In the last four hours, three items were shared with me that are basically (in my mind) all on the same topic. The first was an article by Sherry Turkle from The New York Times entitled, “The Documented Life.” Turkle has been known to have a negative view on the impact of technology on our lives, and although I believe that we should always be thoughtful of the impact on anything that happens in our lives, I do believe that she has a narrow minded view of technology. In the article she says,
It is not too late to reclaim our composure. I see the most hope in young people who have grown up with this technology and begin to see its cost. They respond when adults provide them with sacred spaces (the kitchen, the family room, the car) as device-free zones to reclaim conversation and self-reflection.
The irony of this quote is that because of technology and the ability to share this piece, I have the ability to have a conversation about it with others that may be interested in the content, while also having the ability to reflect it in this blog post.
Could I reflect on this piece in a journal, notebook, or sitting in a room alone? Absolutely. That being said, I do think a lot more about what I am reflecting on because I know others can see it. As author Clive Thompson stated,
Having an audience can clarify thinking. It’s easy to win an argument inside your head. But when you face a real audience, you have to be truly convincing.
The next article, a rebuttal to Turkle’s piece, was fascinating. Not only did it provide great counter arguments, but it talked about a few other times where people questioned the validity of things in history that we now just accept as normal:
Socrates, who came from a culture with a strong oral tradition, was concerned by the rise of people writing things down: “[Writing] will create forgetfulness in the learners’ souls, because they will not use their memories; they will trust to the external written characters and not remember of themselves.”
In 1906, composer John Philip Sousa feared how recorded music would destroy the ability to socialize at parties: “The country dance orchestra of violin, guitar and melodeon had to rest at times, and the resultant interruption afforded the opportunity for general sociability and rest among the entire company. Now a tireless mechanism can keep everlastingly at it, and much of what made the dance a wholesome recreation is eliminated.”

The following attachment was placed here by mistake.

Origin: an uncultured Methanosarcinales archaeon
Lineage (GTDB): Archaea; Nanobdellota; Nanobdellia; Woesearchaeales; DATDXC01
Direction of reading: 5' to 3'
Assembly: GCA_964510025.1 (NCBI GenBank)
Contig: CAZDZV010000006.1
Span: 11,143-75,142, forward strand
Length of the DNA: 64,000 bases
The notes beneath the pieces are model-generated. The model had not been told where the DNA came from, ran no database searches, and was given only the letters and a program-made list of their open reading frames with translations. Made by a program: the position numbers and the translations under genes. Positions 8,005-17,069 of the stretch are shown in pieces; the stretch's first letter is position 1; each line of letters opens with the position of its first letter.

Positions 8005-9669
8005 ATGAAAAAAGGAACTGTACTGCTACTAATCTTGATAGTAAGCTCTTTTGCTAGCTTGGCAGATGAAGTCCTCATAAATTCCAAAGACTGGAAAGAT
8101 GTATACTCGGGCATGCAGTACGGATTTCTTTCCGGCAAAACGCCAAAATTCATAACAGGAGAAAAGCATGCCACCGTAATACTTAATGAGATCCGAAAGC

In 1925, Princeton University Dean Howard McClenahan tied the car to a moral crisis: “The automobile gave increased opportunities on Sunday and thus lessened the chances of church attendance. The general effect of the automobile was to make the present generation look lightly at the moral code, and to decrease the value of the home.”
History is full of Turkles, and naturally so. Hers is such a terrifying idea, and yet such an appealing one: If we are at the vanguard of social change, then we–that is, we the elders, roughly ages 30 and up, who can remember a time before the latest disruption–are the precious and special last bearers of humanity.
At some point, our youth will probably embrace the technology they use now as normal and question the new technologies that will be appearing in their world. If we know anything, this process is cyclical and it will happen again, yet many will forget that. I am not saying that we shouldn’t question and critically think about the developments in our world, but we should also not to be so quick to judge.
Which brings me to the last item that was shared with me. Apple has recently released a new holiday ad that, to me, highlights how we often wrongly judge how people that they are not “enjoying” the moment, when they are simply enjoying it in a different way:
I have felt this judgment many times sitting in staff professional development where someone looks over at me and wonders what I am doing on their phone, yet never questions the person doodling in a notebook. Why? Because the notebook is familiar to most. The interesting thing that I have learned is that I don’t even question the person “doodling” as I am not sure of their learning style and sometimes this motion helps people to process ideas.
Are all kids like the one in the Apple video? Absolutely not and it would be naive for me to say that technology hasn’t changed the way we do things. It definitely has.
Many would question the kid in the Apple video that he is not living in the moment and the device is distracting, yet I believe that sometimes documenting that moment, and having the ability to relive it over and over again, is something that is extremely powerful. As I go into my first Christmas holidays without my dad, I am thankful that my brother was willing to take time to create this:
The above video creates such emotion every time I see it, and although it was not a moment that I lived in, I feel like I am living it every time I see and hear my father’s voice. Memories are one thing, but don’t tell me that this “documentation” doesn’t create something powerful.
Instead of trying to “judge” what other people do with technology and simply wag our finger from our proverbial porch, I believe we need to try to understand the good and the bad by immersing ourselves into this world. Just because
“A point of view can be a dangerous luxury when substituted for insight and understanding.” —Marshall McLuhan